But despite this progress, something is still lacking. As our Tanzanian colleagues point out, perhaps the most important reason that syphilis continues to cause unnecessary perinatal mortality may lie with us, the health care providers and public health policy makers: Many of us are simply unaware of the terrible toll that syphilis takes on pregnancies, or that syphilis remains a relatively common disease. Many of us are unaware of the technical advances in testing, and the very low costs involved. If we fully understood the true burden of syphilis-associated pregnancy and the options that are already available to us, would we not mount the political will to stop this public health failure?

In October 2007 at the Women Deliver Conference in London, the WHO launched a new global initiative for the "Elimination of Congenital Syphilis as a Public Health Problem", with signatories from more than 60 nations, international health agencies and academic institutions around the world. The initiative seeks to bring congenital syphilis back on the public health agenda while promoting elimination as a means of supporting basic reproductive health services rather than a disease-specific program. In this way the effort can help bolster overall MNCH systems and improve maternal and infant health outcomes, even above and beyond those caused by syphilis. While little funding for the initiative exists to date, in fact limited funding is needed: with syphilis screening and treatment costing less than $1 per woman served, these funds can and should be identified.

We are closer than ever, but finally eliminating congenital syphilis requires our continued diligence and advocacy. We need to join together to increase awareness among policy makers that syphilis continues to silently destroy pregnancies, and that the means of preventing its complications are now available and affordable even for poor nations. We need commitment by health providers to implement syphilis testing and prompt treatment of positives as part of the basic antenatal package provided for all pregnant women¡ªuniversally¡ªand not simply to those who can afford to pay. We need public health dedication by public health program managers to ensure comprehensive provider trainings, quality assurance strategies and routine monitoring systems link congenital syphilis and other proven-effective interventions into routine ANC services. And we need creative thinking in the global public health community on how to promote unified health systems that include cost-effective interventions, like maternal syphilis screening and treatment, as part of existing local health programs. Approached in this way, our congenital syphilis elimination efforts can both slash the toll of syphilis on pregnancies and promote improved maternal and infant health.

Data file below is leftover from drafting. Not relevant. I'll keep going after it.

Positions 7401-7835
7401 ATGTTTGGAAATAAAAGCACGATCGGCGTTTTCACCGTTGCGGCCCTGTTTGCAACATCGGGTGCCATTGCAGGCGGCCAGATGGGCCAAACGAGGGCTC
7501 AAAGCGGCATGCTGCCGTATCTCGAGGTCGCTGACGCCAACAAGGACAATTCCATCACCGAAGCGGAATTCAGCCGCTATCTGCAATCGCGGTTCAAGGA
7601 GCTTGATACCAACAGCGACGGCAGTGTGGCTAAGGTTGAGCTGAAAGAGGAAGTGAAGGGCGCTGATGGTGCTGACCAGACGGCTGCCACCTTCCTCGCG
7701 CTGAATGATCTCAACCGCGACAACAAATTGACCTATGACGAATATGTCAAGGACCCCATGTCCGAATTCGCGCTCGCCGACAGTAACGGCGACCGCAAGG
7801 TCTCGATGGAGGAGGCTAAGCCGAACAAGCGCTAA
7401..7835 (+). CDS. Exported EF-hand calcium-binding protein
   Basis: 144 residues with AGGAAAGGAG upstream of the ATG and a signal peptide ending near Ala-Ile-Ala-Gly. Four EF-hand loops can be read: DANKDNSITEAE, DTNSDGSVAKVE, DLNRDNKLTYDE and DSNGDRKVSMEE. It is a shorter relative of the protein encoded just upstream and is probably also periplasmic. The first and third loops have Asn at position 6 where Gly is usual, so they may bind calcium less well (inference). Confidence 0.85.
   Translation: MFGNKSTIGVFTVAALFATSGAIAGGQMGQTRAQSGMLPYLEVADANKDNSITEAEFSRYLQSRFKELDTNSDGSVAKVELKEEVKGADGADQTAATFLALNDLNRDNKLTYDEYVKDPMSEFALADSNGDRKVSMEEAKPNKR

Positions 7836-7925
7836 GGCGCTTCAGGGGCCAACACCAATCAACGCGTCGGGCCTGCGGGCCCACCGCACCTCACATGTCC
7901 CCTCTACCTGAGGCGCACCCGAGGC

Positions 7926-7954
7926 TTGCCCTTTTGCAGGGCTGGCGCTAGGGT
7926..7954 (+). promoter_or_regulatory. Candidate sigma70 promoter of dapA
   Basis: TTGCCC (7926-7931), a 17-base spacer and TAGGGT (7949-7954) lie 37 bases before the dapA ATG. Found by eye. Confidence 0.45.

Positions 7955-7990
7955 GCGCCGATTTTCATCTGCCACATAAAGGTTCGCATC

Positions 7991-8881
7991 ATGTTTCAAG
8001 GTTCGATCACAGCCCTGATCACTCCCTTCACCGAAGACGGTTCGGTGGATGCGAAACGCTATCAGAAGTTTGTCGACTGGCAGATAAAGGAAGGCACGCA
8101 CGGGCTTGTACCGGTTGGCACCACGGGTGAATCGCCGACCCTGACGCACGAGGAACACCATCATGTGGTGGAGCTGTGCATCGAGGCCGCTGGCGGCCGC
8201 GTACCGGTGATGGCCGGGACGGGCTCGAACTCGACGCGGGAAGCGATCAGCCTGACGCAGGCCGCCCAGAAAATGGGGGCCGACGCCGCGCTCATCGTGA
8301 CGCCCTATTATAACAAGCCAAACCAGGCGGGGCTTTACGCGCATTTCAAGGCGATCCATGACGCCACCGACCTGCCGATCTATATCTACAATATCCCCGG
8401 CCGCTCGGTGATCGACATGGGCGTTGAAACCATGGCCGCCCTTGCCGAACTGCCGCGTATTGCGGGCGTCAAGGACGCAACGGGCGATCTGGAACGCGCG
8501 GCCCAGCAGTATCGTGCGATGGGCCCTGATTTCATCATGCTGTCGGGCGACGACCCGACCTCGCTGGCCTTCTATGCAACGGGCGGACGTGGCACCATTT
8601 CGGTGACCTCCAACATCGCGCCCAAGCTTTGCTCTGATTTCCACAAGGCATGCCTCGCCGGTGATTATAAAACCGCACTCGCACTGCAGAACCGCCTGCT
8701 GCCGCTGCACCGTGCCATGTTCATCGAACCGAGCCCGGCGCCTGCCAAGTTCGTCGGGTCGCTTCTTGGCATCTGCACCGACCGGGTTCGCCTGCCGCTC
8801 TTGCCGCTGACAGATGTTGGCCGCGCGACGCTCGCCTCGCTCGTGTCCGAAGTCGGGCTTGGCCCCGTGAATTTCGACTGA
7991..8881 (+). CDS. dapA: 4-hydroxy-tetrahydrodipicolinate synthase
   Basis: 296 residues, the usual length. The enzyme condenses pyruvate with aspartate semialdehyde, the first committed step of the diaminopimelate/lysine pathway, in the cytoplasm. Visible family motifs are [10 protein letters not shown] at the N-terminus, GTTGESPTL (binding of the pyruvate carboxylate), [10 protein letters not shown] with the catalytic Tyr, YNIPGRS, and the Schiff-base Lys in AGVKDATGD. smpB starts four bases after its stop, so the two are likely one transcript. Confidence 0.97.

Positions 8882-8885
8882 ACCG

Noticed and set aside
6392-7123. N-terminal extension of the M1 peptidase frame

Funding: None.

Ethical approval: Not needed.

Competing interest: None.

Contributors: Kamb ML is the single author of this paper.

References

1   World Health Organization. The Global Elimination of Congenital Syphilis: Rationale and Strategy for Action. WHO, 2007. NLM classification: WC 161. Available at: www.who.int/reproductivehealth/publications/rtis/9789241595858/en/index.html.

2   Watson-Jones D, Changalucha J, Gumodoka B, Weiss H, Rusizoka M, Ndeki L, et al. Syphilis in pregnancy in Tanzania. I. Impact of maternal syphilis on outcome of pregnancy. J Infect Dis 2002;186:940-947.

3   Goldenberg RL, Thompson C. The infectious origins of stillbirth. Am J Obstet Gynecol 2003;189:861-873.

4   Schmid GP, Stoner BP, Hawkes S, Broutet N. The need and plan for global elimination of congenital syphilis. Sex Transm Dis 2007;34(7 Suppl):S2-4.

5   World Health Organization. Integrating STI/RTI Care for Reproductive Health. Sexually transmitted and other reproductive tract infections: a guide to essential practice. WHO, 2005. NLM classification: WC 140. Available at: http://www.who.int/reproductive-health.

6   World Health Organization. Department of Making Pregnancy Safer. Standards for maternal and neonatal care. WHO, 2007. Available at: http://www.who.int/making_pregnancy_safer/documents.

7   UNICEF. The State of the World's Children 2009: Maternal and Newborn Health. UNICEF, 2009. Available at: http://www.unicef.org/publications/index_47127.html.

8   Hossain M, Broutet N, Hawkes S. The elimination of congenital syphilis: a comparison of the proposed World Health Organization action plan for the elimination of congenital syphilis with existing national maternal and congenital syphilis policies. Sex Transm Dis 2007;34(7 Suppl):S22-30.

9   Peeling RW, Ye H. Diagnostic tools for preventing and managing maternal and congenital syphilis: an overview. Bull World Health Organ 2004;82:439-446.

10 Peeling RW, Mabey D, Fitzgerald DW, Watson-Jones D. Avoiding HIV and dying of syphilis. Lancet 2004;364:1561-1563.

Received October 7, 2009 Accepted after revision October 30, 2009